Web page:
Peters, Scott Introduce Bipartisan Legislation to Protect K-12 School Systems from Cyber-Attacks

WASHINGTON, DC – U.S. Senators Gary Peters (D-MI), Ranking Member of the Senate Homeland Security and Governmental Affairs Committee, and Rick Scott (R-FL) introduced bipartisan legislation to implement stronger cybersecurity protections for K-12 educational institutions across the country. Schools are responsible for securing a considerable amount of sensitive records related to their students and employees, including student grades, family records, medical histories, and employment information. The K-12 Cybersecurity Act of 2019 would help educational institutions bolster their cybersecurity protections by instructing the Department of Homeland Security (DHS) to examine the risks and challenges that schools face in securing their systems. DHS would also be charged with creating a set of cybersecurity recommendations and other voluntary resources for schools to use when implementing their cybersecurity solutions.

“Schools across the country are entrusted with safeguarding the personal data of their students and faculty, but lack many of resources and information needed to adequately defend themselves against sophisticated cyber-attacks,” said Senator Peters. “This commonsense, bipartisan legislation will help to ensure that schools in Michigan and across the country can protect themselves from hackers looking to take advantage of our nation’s cybersecurity vulnerabilities.”

“The safety of our schools is always my top priority, and that includes protecting the information of our students and teachers,” said Senator Scott. “I’m proud to sponsor the K-12 Cybersecurity Act of 2019 to further protect our schools, students and educators, and give them the resources they need to stay safe.”

In recent years, cyber-attacks on schools have become increasingly common, resulting in a state of emergency in Louisiana and numerous school closures in Arizona. In 2018, Johannesburg-Lewiston Area Schools in Michigan were targeted by a malicious ransomware attack that temporarily shut down the district’s systems.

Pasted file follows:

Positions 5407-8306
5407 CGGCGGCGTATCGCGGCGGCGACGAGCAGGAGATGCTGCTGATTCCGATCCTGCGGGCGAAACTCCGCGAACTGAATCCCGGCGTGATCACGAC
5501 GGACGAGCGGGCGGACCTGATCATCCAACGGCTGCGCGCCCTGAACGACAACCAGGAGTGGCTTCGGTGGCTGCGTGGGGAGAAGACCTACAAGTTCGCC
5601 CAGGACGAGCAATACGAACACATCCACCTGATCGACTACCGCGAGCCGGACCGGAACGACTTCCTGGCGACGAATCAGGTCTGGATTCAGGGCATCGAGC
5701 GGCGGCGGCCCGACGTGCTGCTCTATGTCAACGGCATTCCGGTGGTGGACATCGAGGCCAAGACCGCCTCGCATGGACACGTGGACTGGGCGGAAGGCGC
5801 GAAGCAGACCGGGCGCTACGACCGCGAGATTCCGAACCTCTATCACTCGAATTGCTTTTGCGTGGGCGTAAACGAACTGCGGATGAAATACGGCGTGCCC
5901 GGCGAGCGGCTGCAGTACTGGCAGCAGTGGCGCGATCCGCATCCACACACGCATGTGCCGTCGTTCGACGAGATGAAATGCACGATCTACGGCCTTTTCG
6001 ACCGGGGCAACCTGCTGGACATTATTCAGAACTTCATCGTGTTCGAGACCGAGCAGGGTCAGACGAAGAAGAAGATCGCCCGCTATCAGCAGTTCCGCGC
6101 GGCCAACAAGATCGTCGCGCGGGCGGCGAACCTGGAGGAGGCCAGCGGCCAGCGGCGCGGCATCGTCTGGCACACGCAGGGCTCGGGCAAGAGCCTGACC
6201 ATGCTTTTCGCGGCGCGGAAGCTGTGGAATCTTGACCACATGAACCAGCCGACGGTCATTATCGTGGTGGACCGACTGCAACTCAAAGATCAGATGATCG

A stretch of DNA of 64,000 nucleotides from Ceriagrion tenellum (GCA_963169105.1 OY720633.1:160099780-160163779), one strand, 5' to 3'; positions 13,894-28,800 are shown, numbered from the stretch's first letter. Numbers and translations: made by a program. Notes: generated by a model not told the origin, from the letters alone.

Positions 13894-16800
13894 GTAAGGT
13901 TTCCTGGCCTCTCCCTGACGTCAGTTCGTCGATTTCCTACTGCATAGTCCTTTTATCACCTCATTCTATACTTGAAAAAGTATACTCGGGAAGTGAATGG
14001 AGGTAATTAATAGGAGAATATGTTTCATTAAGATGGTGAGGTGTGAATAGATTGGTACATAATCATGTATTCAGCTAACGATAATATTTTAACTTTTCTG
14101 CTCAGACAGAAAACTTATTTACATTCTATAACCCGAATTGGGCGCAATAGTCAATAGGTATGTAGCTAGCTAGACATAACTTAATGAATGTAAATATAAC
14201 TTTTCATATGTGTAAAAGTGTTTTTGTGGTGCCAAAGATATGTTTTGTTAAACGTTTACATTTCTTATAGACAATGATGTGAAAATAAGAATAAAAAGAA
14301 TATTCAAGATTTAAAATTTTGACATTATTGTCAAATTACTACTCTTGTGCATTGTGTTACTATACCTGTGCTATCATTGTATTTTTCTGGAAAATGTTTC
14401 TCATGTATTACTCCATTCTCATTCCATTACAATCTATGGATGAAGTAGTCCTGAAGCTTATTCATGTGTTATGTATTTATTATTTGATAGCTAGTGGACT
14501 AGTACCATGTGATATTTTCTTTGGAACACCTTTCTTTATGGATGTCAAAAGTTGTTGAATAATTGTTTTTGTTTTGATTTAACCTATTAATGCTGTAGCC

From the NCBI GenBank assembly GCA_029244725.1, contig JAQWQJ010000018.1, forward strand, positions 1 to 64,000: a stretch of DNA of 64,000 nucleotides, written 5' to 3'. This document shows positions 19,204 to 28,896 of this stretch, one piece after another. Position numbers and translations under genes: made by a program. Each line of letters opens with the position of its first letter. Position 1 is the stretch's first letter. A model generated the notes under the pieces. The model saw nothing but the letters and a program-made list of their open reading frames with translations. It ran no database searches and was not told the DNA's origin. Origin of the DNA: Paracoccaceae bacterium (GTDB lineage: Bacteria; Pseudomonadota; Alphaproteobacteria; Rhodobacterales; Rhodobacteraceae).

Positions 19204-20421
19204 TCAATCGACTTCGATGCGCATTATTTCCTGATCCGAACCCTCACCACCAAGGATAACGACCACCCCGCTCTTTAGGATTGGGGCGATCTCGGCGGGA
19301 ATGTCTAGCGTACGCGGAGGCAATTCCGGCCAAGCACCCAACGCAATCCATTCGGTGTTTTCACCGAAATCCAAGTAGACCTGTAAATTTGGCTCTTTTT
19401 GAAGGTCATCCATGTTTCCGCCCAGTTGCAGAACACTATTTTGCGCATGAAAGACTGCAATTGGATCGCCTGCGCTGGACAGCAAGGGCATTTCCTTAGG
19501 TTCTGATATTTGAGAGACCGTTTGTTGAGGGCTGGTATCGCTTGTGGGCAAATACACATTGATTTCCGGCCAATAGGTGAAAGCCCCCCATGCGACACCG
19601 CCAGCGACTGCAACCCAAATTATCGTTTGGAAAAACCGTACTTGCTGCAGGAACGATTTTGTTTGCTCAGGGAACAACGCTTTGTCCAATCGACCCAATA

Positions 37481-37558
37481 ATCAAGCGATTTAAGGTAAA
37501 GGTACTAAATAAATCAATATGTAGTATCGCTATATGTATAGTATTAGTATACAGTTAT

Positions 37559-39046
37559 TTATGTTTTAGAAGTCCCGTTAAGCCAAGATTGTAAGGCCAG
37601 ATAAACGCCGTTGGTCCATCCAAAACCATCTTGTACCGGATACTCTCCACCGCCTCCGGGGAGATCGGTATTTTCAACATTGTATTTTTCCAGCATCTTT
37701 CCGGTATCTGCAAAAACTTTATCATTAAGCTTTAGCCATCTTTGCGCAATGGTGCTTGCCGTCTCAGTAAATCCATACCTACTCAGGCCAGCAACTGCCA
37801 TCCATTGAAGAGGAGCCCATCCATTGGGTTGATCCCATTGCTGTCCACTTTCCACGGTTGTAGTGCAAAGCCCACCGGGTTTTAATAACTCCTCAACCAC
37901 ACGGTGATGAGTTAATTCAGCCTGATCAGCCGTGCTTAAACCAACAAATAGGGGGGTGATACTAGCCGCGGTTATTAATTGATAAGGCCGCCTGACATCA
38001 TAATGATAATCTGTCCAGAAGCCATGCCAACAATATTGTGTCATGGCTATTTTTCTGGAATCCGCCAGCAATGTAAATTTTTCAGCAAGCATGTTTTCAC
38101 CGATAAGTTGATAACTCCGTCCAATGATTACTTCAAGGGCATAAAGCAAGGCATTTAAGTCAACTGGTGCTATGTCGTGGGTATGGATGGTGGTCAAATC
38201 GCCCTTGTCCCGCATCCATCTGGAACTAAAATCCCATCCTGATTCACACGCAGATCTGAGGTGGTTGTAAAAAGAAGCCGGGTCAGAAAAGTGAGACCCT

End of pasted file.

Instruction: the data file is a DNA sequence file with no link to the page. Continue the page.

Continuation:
The K-12 Cybersecurity Act of 2019 directs DHS’s Cybersecurity and Infrastructure Security Agency (CISA) to work with other federal departments and private sector organizations to complete a study of cybersecurity risks specific to K-12 educational institutions, including risks related to sensitive student and employee records. Following the completion of that study, the bill directs CISA to develop cybersecurity recommendations and an online toolkit to help schools improve their cybersecurity systems. These voluntary tools would be made available on the DHS website with other DHS school safety information.

As Ranking Member of the Homeland Security and Governmental Affairs Committee, Peters has prioritized efforts to strengthen cybersecurity defenses. This summer, Peters introduced bipartisan legislation to improve access to cybersecurity resources and training for small business owners. Earlier this year, the Senate unanimously approved Peters’ bills to develop and retain highly-skilled cybersecurity professionals in the federal workforce and strengthen cybersecurity coordination with state and local governments.

Below are statements in support of the Senators’ legislation:

“We applaud Senator Peters and Senator Scott for introducing the K-12 Cybersecurity Act of 2019, which will help prevent hundreds of cyber-attacks on our schools each year,” said Marc Egan, Director of Government Relations, National Education Association. “An assessment of risks and specific, tangible guidelines on how best to protect our school networks from being taken hostage will help our educators prevent such interruptions to teaching and learning and protect sensitive student data.”